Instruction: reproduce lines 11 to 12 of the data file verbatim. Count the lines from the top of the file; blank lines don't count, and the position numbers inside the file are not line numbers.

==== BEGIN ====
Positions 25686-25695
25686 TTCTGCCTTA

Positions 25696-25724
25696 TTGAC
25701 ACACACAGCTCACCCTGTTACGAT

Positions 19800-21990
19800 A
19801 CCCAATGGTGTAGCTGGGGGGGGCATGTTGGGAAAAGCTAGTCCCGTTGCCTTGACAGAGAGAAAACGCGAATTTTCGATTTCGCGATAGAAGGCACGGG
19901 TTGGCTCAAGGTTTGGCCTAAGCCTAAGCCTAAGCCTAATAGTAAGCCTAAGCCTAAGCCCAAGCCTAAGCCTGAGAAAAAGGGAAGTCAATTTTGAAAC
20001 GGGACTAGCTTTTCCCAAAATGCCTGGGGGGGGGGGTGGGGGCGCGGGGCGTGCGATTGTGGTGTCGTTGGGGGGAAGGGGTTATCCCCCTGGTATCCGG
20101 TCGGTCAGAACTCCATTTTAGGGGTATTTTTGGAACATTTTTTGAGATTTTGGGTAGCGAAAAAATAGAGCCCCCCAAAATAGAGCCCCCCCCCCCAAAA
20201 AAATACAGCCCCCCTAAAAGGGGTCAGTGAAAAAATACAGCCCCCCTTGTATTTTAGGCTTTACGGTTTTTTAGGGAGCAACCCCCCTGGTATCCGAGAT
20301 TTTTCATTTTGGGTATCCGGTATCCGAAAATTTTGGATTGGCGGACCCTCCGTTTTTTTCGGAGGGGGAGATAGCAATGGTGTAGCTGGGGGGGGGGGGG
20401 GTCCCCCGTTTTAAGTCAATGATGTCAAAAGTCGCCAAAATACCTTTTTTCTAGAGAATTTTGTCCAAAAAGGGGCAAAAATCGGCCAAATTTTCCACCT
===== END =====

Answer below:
20101 TCGGTCAGAACTCCATTTTAGGGGTATTTTTGGAACATTTTTTGAGATTTTGGGTAGCGAAAAAATAGAGCCCCCCAAAATAGAGCCCCCCCCCCCAAAA
20201 AAATACAGCCCCCCTAAAAGGGGTCAGTGAAAAAATACAGCCCCCCTTGTATTTTAGGCTTTACGGTTTTTTAGGGAGCAACCCCCCTGGTATCCGAGAT